If you're not a prepubescent boy, we forgive you for not knowing the story of Seto Kaiba, the Yu-Gi-Oh! antihero -- and CEO of his own multinational gaming company -- who holds the virtually undefeatable blue-eyed white dragon dueling card. It's the trump of the anime world, and it makes Kaiba the greatest gamer in all of Japan. He is both feared and respected.
Tel Ganesan didn't know the legend of Kaiba in 2010, when he asked his son, then a fourth-grader, for help in rebranding his business. He'd started the company -- originally known as Vision Tech Solutions -- back in 1997 as an independent IT staffing-solution provider for Chrysler, booking $500,000 in revenue. As the business grew, he invested its earnings back into the company, acquiring two smaller businesses in 2007 and 2008. But when Chrysler filed for Chapter 11 bankruptcy in 2009, the auto industry was "hunkered down to minimize damage," Ganesan recalls. "As our customers went down, we went down with them. We were too exposed."
To bounce back and move forward, it needed a new, unified name. Ganesan had already paid a marketing firm $3,000 to propose 100 monikers, none of which grabbed him. "Perhaps my 11-year-old can do better," he thought. He was right. Vision Tech Solutions and its new acquisitions were soon reborn as Kyyba.
What's remarkable is that Kyyba has done far more than minimize the Chrysler damage. From 2010 to 2013, the company grew 123 percent. And with annual revenue near $30 million today, Kyyba is once again eyeing acquisition targets, Ganesan says.
What are the secrets to Kyyba's continued growth, even in tough economic times? Ganesan offers these three insights:
1. Treat everyone like an entrepreneur.
"I'm not a micromanager," Ganesan asserts, "because when people are empowered, amazing things happen."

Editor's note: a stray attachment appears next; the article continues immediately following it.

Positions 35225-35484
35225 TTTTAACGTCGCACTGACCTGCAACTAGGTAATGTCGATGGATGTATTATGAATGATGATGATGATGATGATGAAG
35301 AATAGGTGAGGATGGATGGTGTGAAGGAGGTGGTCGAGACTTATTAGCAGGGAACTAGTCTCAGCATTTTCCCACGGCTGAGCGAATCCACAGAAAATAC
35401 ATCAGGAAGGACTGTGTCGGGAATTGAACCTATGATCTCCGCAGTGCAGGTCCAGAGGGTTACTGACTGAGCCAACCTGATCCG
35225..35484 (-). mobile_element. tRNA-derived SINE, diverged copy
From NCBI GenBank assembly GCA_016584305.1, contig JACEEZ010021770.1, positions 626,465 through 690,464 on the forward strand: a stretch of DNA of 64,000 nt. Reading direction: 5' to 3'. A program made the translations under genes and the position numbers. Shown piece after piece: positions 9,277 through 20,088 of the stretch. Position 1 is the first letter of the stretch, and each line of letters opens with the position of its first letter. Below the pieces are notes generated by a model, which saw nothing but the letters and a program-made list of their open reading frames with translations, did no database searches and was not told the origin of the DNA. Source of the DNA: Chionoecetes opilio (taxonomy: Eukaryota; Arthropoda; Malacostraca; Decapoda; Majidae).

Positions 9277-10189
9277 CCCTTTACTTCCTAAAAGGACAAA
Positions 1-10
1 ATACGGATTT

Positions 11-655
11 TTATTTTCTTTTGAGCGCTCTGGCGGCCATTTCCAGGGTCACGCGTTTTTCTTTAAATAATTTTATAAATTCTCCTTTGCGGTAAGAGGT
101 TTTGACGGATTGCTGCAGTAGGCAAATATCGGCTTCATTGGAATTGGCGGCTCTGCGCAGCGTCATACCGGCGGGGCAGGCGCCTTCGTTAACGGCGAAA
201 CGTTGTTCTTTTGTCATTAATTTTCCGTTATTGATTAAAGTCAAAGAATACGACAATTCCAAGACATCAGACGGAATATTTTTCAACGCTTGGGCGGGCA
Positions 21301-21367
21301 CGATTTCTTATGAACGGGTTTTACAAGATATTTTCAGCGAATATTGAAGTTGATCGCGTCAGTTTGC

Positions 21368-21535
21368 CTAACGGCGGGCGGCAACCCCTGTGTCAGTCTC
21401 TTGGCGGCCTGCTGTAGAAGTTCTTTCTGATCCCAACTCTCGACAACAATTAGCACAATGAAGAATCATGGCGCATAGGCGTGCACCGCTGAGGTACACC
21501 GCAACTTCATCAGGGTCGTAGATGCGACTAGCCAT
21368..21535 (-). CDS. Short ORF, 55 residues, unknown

To encourage employees' natural curiosity and drive, Kyyba pairs up each new hire with a senior team member and asks them to collaborate on a project. For example, a recent college graduate joined forces with a CPA on staff to implement the cloud solution SAP Business ByDesign. "I tell my employees, 'Make your own decisions,'" he says. "'If you're not creating problems, then you're not trying hard enough. Just don't make the same mistake twice.'"
2. Hire for hunger.
"Two to three years ago, I looked for all the standard things when interviewing a job candidate. But even with the great resume and interview, I found a lot of people couldn't move the needle," Ganesan says. "Now I look for one thing: Is the person hungry? Experienced people can be complacent. Who cares if they have rock-star experience if they can't put it to work? In my experience, passion and energy trump experience every time."
3. Diversify through acquisitions.
In the IT consulting business, a solid sales team can mean the difference between growth and stagnation. Hiring the right salespeople and getting them up to speed efficiently is perhaps the biggest talent challenge Kyyba faces, Ganesan says.
"By the time I figure out whether a sales guy is really good, a year has gone by," he notes. Bringing on strong talent -- and profitable clients -- through acquisitions generally means growth comes faster and with fewer risks, Ganesan says. Plus, acquisitions have allowed Kyyba to break into territories and industries (namely the financial industry in the Northeast and the oil and gas industry in Dallas) that it never could have organically. "That is where we should be, finding people in local markets with contacts and history."